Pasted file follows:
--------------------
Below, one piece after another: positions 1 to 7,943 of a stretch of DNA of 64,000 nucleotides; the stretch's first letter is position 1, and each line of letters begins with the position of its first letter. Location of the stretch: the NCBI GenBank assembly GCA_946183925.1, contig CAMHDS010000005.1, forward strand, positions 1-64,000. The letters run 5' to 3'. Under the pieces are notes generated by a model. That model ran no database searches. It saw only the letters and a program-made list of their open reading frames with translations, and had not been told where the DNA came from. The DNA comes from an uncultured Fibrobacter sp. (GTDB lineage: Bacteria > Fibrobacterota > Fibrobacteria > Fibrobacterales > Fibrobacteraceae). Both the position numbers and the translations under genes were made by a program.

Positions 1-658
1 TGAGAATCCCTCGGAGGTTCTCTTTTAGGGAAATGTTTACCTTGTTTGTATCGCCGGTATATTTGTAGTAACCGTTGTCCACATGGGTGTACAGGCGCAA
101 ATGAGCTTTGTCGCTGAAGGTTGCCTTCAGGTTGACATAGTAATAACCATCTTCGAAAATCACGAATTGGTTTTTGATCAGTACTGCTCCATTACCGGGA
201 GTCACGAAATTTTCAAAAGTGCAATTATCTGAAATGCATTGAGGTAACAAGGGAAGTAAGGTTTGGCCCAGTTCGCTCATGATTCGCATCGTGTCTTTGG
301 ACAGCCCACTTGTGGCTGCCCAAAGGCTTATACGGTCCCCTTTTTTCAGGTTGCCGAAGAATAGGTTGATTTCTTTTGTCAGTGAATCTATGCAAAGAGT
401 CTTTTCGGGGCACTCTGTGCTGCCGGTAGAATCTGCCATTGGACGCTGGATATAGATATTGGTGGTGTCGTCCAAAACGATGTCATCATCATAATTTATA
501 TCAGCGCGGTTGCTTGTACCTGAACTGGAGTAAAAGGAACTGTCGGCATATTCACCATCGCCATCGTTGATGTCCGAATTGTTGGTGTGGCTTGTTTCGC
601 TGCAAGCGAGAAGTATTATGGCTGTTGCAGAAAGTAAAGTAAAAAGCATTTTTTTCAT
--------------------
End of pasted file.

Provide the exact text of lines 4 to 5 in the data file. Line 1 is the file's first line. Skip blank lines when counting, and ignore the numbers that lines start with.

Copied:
101 ATGAGCTTTGTCGCTGAAGGTTGCCTTCAGGTTGACATAGTAATAACCATCTTCGAAAATCACGAATTGGTTTTTGATCAGTACTGCTCCATTACCGGGA
201 GTCACGAAATTTTCAAAAGTGCAATTATCTGAAATGCATTGAGGTAACAAGGGAAGTAAGGTTTGGCCCAGTTCGCTCATGATTCGCATCGTGTCTTTGG